Comet the Super-Horse had a bit of a shaky start, as though DC weren't sure what to do with him. He first appeared, sort of unannounced in Adventure Comics 293 (Feb 1962), where he was enlisted by The Legion of Superheroes - along with the other super-pets - to battle some "Brain Globes" from outer space who could mentally control humans, but not animals. An editorial note helpfully tells readers that we are getting a glimpse into Supergirl's future life where she will have her own super-pony. That has to be every girl's dream, doesn't it?

Adventure Comics 293 would be the first time readers would see the Legion of Super-Pets, and also the first appearance of Super-Horse, not named as "Comet" at this stage.
But it would take quite a few months before Editor Weisinger would bring back Super-Horse, probably more due to the lag in production time than due to any sloth on the part of ol' Uncle Mort. I've noted before that initial sales figures on comics wouldn't be available until six months after the on-sale date so, given the timing, it looks like the next appearance was actually rushed into production.

The return of Super-horse was an elaborate, three-part epic in the back half of Action Comics, running from issues 292 to 294, quite an unusual move for DC at the time, as they rarely offered continuing stories. Full of ridiculous coincidences, prophetic dreams and alien invasions, the stories were a weird hybrid of girls' romance and superhero action.
Action Comics 292 (Sep 1962) gave us the Supergirl back-up story, "The Steed of Steel", and brought Kara and Comet together for the first time. The super-stallion merely appears to Supergirl in dreams for most of the story, though she notices the strange marking on his shoulder and names him Comet. But, towards the end of the tale, Linda Danvers visits a dude ranch with her parents and actually meets the real Comet, complete with the same strange markings as the super-horse in her dreams. It's the sort of implausible coincidence that most of the stories from the Weisinger machine were based on. Except that ... since Comet has telepathic powers, it was he who was planting the dreams of himself in Linda (Supergirl) Danver's head, as we would find out, next issue.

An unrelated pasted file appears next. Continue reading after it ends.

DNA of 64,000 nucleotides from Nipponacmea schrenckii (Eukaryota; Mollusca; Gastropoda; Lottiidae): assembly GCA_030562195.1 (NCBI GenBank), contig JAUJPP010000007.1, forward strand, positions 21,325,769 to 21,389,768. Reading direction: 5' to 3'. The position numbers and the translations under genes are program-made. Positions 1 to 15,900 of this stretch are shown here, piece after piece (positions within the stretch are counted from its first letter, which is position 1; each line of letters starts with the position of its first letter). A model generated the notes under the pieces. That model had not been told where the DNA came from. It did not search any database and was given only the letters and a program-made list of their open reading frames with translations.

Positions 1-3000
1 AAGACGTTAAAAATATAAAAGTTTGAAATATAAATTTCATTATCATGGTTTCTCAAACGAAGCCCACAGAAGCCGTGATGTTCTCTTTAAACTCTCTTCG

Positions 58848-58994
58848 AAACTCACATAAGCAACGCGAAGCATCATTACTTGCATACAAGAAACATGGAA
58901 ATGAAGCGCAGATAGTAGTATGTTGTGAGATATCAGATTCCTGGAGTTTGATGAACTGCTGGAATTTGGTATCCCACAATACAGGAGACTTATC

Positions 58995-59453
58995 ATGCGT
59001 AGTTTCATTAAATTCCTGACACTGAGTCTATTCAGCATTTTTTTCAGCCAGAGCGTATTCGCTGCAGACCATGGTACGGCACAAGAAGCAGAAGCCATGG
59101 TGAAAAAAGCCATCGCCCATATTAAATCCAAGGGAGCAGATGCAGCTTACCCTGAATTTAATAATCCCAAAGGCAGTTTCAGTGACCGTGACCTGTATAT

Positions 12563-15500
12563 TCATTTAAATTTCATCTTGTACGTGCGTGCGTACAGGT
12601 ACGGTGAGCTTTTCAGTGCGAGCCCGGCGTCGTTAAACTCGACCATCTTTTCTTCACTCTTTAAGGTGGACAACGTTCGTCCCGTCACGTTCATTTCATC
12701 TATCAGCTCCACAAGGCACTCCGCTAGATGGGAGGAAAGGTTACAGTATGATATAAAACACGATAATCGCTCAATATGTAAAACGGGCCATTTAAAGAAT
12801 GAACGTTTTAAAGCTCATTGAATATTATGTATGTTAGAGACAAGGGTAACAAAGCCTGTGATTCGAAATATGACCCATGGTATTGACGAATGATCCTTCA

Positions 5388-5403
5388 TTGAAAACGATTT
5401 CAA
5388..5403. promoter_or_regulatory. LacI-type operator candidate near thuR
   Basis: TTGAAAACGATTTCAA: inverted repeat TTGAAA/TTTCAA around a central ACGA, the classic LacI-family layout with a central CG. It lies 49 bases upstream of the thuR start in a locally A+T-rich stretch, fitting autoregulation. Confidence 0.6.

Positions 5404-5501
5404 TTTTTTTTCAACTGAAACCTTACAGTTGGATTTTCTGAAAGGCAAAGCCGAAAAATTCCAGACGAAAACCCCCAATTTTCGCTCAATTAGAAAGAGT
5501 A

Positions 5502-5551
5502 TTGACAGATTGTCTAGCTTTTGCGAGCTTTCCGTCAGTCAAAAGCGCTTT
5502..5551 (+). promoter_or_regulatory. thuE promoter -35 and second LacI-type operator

The extraordinary origin of Super-Horse is told in Action Comics 293 - a credulity-stretching tale of centaurs, ancient sorceresses and magic gone wrong. Just the sort of thing Mort Weisinger and his scripter Leo Dorfman excelled at. Artist Jim Mooney manages to tell the tall tale with his usual mixture of craftsmanship and dignity.
The story continues in the very next Supergirl adventure, "The Secret Origin of Supergirl's Super-Horse", in Action Comics 293 (Oct 1962). Starting with Linda Danvers and her parent still at the due ranch run by Mr Greede, Supergirl and Comet bond with a bit of shoe-ing and branding, then go for a ride where Comet reveals that he is both telepathic and formerly a centaur named Biron. As half-man half-horse, he admired the beautiful sorceress Circe from afar and one day chanced to save her life from a jealous rival. In gratitude, Circe had intended to transform Biron into a man, but the evil rival sorcerer messed with the potion and hapless Biron was instead changed into a horse. To try to make up for the error, Circe conferred the powers and immortality of the gods upon him. So it turns out that Comet is in fact thousands of years old and not Super in the Kryptonian sense. At the end of this second part, Comet is sold to a Hollywood animal trainer for a thousand dollars by Mr Greede, so we end on a bit of a cliff-hanger.